Just been out for a blast on the 24 with the teeny weeny 89mm cranks.
Top recorded speed according to the computer was 16mph, and my back of the envelope calculation translates that into 224 rpm. I simply can’t believe that, but the other readings are plausible and consistent, so it must be true - if only for a very brief burst.
After half an hour, I had travelled 3.86 miles which is an average of 7.72mph. Not substantially faster than on the old 102s, and the lack of control meant that certain sections were unrideable (slimy mud in particular).
On the last leg of the trip, I had two or three no-obvious-reason UPDs on level tarmac. I’m pretty sure that these would not have happened with the slightly longer 102s. I was aware that on all difficult sections (inclines, declines, slimy bits, road junctions, kerbs) of the ride, I was slowing down more than I would have with longer cranks. Not the fear factor (at 7mph!) but the caution factor. Less leverage means you need more power i reserve.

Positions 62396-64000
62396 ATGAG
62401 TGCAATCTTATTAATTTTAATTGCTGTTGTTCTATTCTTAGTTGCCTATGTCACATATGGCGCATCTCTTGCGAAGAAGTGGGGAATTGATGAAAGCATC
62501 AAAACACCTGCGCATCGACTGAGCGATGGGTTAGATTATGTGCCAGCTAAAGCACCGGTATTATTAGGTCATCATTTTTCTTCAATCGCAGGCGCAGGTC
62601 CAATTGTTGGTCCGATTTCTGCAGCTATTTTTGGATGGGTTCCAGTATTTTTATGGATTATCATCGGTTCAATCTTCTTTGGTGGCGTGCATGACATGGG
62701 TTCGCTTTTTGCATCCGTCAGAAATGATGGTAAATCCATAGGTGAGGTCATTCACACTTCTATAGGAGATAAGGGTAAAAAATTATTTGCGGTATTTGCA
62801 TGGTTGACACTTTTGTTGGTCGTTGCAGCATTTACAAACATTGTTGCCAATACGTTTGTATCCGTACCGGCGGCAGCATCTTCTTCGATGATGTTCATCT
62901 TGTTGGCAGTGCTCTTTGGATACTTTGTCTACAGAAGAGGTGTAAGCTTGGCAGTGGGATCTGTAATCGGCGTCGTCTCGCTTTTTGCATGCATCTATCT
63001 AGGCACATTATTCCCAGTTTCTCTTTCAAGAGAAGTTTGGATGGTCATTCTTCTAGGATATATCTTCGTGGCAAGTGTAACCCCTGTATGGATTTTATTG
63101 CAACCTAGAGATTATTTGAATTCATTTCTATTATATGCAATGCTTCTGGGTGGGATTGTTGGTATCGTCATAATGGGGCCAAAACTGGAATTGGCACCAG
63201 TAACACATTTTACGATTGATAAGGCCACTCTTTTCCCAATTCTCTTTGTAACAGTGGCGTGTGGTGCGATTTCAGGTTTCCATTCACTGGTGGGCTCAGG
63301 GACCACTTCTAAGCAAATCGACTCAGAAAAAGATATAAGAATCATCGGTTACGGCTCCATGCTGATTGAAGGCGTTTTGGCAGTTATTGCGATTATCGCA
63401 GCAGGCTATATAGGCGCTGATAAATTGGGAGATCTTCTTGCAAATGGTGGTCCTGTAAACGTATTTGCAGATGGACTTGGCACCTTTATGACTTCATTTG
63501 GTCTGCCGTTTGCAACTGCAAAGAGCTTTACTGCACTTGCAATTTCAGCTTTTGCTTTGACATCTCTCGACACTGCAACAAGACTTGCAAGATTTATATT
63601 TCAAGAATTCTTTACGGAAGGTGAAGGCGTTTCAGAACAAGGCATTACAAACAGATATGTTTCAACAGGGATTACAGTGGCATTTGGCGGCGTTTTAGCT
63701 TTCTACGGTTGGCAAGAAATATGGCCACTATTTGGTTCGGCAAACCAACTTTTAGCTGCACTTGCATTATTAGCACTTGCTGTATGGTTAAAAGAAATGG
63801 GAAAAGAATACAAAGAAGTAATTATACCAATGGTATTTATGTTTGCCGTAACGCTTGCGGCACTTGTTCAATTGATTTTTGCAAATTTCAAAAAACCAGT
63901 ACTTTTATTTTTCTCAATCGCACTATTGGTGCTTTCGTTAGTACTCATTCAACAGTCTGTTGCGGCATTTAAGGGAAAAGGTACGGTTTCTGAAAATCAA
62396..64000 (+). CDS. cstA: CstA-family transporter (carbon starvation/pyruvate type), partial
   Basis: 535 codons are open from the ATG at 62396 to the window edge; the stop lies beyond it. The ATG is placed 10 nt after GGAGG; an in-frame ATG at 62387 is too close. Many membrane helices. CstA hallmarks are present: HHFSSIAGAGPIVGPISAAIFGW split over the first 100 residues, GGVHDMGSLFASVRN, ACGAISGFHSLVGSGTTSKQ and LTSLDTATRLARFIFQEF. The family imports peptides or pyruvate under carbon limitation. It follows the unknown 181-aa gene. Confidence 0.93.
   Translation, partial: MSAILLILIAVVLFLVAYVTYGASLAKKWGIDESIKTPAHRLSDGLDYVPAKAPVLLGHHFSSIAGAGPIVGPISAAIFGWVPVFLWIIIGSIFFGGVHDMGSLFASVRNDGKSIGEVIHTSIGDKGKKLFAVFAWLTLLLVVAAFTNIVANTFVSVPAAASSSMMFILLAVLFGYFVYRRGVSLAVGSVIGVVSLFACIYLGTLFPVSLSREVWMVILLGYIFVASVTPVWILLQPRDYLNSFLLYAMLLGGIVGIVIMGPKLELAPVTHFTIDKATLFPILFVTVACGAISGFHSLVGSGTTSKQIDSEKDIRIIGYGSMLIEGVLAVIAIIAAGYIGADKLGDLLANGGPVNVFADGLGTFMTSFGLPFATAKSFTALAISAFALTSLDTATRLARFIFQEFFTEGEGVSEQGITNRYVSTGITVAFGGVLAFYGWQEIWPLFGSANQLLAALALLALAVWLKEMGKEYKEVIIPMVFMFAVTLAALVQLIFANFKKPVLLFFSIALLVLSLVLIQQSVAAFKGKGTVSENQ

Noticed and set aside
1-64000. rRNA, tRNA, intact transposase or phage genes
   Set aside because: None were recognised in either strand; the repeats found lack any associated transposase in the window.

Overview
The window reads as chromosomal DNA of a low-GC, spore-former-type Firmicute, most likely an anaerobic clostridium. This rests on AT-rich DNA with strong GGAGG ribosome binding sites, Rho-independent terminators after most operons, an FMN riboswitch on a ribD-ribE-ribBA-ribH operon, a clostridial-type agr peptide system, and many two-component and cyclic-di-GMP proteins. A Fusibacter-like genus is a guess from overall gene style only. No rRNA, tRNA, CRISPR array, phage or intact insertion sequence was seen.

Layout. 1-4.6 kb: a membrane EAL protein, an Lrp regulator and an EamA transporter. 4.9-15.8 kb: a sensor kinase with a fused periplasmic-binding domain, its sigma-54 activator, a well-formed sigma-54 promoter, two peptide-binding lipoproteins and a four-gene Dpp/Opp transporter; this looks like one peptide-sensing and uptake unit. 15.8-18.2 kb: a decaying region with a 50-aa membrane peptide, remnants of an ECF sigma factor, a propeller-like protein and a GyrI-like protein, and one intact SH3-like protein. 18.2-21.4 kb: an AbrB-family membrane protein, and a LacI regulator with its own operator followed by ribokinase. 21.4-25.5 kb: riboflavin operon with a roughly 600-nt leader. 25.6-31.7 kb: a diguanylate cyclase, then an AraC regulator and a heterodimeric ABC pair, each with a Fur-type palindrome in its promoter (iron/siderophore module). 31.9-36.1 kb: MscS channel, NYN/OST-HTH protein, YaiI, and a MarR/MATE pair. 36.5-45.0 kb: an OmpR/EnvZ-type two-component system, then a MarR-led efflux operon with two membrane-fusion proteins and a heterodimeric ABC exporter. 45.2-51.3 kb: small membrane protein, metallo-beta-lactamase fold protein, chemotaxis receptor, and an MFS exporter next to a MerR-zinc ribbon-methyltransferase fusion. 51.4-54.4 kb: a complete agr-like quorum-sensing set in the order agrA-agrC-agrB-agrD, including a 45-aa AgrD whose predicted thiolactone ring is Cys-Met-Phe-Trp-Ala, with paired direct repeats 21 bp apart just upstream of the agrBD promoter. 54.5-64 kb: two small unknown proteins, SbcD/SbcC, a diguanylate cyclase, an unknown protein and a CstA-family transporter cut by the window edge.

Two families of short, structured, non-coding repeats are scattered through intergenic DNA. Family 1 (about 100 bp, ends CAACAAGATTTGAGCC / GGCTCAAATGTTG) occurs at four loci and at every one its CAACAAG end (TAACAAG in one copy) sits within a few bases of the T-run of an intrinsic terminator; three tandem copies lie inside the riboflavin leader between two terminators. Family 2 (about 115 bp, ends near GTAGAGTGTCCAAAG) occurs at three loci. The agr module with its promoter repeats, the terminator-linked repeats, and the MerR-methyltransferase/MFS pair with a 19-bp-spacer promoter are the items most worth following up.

Of course, with more practice (I’ve probably done 15 miles on the 89s) there will be improvements, but with the same amount of practice, there would be the same amount of improvement on the 102s, and they would always be that bit easier and more torquey.
So, for anyone who’s followed my ramblings over the weeks, my provisional conclusion is that very short cranks may be challenging and jolly good fun for short bursts on the flat, but a law of diminishing returns operates after a certain point. Higher top speed can translate into lower average speed for a journey on mixed surfaces.
For me, 110mm is probably the most practical size for general use, 102mm for fast ‘n’ furious, and 150 for slow but controlled. And surprisingly, these sizes of cranks seem to work similarly across the range from 20 - 28 inch. I’m as happy on the 28 with 110s as on the 20 with 110s.
Perhaps these numbers would vary for other riders, depending on experience and weight, but the principles will presumably remain the same.